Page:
bluepulse, a product of Bluepulse Pty. Ltd in Sydney, Australia may just be the first company to have “cracked the code” to one of the single most significant and confounding problems faced by mobile developers, carriers, handset manufacturers and most significantly end-users.
The company has developed a proprietary technology platform called OADP (Open Application Delivery Platform) which when combined with their SPOT (Small Portable Object Technology), the company claims (and my experience so far as well as that of a number of people besides myself) confirm that their bold claim, that they’ve overcome the barriers of
In the real world this means that regardless of phone or carrier, you can download their bluepulse software platform, install a few widgets that are available either free, can be developed by the end user or professional developers or purchased, and in just a few moments experience a substantially similar experience as any other user on any other phone and any other network.
I previously blogged about bluepulse over at my other blog, MobileCrunch where I suggested that we may be seeing the first giant application success of Mobile 2.0. Let me go one further. If what I’ve experienced and what’s been reported to me bears out to be true over some time, what we’re really seeing is the kind of essential technology development that will make Mobile 2.0 possible! Bold words to be sure, but until the barriers come down and users everywhere can have a common experience regardless of where they are or what phone or carrier they have we’ll never see the sort of mass adoption and use that we enjoy with the PC.
In fact, this is a topic that I think bears much greater analysis and discussion; the disparity in sameness that is a huge barrier to global adoption. As much as the IEEE and other standards bodies spend bickering over standardization, why is it that as much as I know about phones, I have to poke around like a newbie every time someone hands me a phone I’ve never seen before? You’d think with the great reduction in number of entry methods on a typical phone (a keypad vs. a keyboard) it would be simple enough to arrive at some basic standards that hold true no matter what the phone.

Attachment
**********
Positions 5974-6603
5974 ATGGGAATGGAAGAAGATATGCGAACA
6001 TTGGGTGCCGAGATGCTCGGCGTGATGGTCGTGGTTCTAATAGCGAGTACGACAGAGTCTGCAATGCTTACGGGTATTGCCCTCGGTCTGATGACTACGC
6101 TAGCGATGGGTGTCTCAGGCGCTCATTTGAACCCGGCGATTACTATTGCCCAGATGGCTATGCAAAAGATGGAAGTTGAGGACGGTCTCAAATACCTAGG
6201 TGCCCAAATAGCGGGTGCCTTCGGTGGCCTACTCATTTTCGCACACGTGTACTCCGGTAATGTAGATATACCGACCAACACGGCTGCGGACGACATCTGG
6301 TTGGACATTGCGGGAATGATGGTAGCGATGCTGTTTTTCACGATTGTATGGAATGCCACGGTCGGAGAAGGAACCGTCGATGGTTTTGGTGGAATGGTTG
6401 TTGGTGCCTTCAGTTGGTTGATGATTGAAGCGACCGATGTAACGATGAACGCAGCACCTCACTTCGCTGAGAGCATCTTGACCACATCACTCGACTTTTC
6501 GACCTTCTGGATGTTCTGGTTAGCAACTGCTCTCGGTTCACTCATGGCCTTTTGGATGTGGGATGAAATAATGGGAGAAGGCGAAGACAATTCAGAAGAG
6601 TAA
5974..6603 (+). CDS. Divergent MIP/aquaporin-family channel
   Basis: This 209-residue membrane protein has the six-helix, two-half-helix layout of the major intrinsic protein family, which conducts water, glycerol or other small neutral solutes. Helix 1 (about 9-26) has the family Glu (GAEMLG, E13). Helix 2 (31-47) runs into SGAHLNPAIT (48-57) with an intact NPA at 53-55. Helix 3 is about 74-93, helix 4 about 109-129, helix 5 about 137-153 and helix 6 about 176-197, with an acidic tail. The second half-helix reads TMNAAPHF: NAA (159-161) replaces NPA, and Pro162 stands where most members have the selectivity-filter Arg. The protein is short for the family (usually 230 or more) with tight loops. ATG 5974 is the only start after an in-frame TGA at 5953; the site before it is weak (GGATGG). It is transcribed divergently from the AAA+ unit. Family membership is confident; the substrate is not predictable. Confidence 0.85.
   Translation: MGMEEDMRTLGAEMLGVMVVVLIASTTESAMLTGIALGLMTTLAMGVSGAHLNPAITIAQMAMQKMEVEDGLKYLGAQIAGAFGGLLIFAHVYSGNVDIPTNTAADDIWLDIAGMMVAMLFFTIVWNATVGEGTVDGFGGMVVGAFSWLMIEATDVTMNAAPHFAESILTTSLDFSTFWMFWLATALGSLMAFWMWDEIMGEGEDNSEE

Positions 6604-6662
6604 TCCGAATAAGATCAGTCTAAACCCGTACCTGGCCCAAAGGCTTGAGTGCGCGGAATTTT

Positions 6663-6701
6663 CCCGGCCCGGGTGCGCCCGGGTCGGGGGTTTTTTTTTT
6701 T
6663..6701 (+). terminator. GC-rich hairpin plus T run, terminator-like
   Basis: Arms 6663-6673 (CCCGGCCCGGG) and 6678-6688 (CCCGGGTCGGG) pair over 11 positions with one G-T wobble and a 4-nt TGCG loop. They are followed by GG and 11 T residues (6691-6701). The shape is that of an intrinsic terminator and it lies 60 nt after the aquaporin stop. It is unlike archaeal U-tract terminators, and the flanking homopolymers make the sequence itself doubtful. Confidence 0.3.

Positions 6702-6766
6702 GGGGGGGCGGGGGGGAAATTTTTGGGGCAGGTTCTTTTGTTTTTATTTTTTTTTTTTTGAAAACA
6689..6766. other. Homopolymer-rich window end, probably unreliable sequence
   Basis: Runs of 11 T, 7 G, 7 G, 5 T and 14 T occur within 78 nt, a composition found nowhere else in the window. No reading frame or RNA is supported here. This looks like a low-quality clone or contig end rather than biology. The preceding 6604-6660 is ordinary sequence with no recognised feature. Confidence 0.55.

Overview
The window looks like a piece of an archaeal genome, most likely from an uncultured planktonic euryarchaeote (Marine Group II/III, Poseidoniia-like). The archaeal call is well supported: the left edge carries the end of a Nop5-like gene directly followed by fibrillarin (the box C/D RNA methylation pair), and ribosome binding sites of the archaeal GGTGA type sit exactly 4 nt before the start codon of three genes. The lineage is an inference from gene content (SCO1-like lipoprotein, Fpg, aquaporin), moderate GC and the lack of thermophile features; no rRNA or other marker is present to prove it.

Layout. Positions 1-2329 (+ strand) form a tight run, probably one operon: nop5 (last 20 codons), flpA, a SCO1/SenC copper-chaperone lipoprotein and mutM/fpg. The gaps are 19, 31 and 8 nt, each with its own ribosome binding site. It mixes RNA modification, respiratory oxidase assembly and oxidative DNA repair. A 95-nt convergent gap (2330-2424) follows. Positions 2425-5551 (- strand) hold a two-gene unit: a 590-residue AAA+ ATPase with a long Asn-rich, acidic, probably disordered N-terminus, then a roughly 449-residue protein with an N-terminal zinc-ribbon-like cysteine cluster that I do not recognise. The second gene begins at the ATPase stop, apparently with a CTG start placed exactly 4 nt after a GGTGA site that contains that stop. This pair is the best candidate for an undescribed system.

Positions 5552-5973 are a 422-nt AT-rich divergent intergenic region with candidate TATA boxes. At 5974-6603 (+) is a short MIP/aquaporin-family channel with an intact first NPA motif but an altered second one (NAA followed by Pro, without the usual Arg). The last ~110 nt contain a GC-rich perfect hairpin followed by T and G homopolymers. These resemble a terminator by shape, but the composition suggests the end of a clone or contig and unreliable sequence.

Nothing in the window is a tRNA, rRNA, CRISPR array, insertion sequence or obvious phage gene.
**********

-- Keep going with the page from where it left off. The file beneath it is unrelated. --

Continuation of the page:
Think about this for a moment. When you log on to a PC there are some basic steps that are always the same no matter what. You log in, either click a desktop shortcut or the “start” button on your taskbar and from there you activate programs and go about your business. With a phone about the only standards are that you dial numbers and hit send. For mobile data the rules go out the window. This is why bluepulse excites me so much. I put it on several phones from the high end Motorola A1000 smartphone to the Nokia N90 to the Nokia 6820 with its brilliant (but tiny) screen. Although the display real estate is really different the display itself and the operation of the program and the widgets I’ve installed.
Although not all the widgets are free there are enough that you can get a real feel for the application, particularly since it includes a chat client that consolidates AIM, Yahoo, MSN and ICQ into one interface (think Meebo for phones as Mike Arrington at TechCrunch put it).
The one complaint I have relates to pricing of the widgets that are not free. Fees are billed in credits which you can buy with a credit card or (if you’re in Australia) via SMS. The problem is that it’s a little confusing keeping track of what you’re really being charged. If I buy 2000 credits, which is apparently the smallest increment I can buy (and which costs $25) and a widget is 8 credits a day how many days will it take to use up my credits? Of course the answer is 2000/8 which equals 250 (days), but I would suggest that a simple conversion is done that provides end users with some additional information to include cost per credit in your local currency ($25/2000 = $ 0.125 per widget) and your daily spend is calculated based upon the total pulse credits required for your widgets times whatever your cost per pulse credit happens to be. In other words, for US a credit is one and a quarter cents so 8 credits equal 10 cents. Thus, if my daily spend is 8 credits, I’m spending 10 cents per day. I think making this all transparent would be very useful as people gain a lot of comfort from seeing that what they’re buying is only a few pennies. Clarity brings confidence and confidence is what supports purchases.
Anyway, although I’d blogged this before, I felt that this was something too important to overlook and since I don’t know which Mobhappy readers also check out MobileCrunch, I though it would be a good idea to post this here too. I’d deeply appreciate feedback from readers on this too. If you’ve tried bluepulse could you please comment your experience along with your carrier and your phone? I’m trying to get an idea of just how far this “universal compatibility extends. Also, do tell what widgets you’ve tried especially if you’re using some beyond their free stack. Thanks.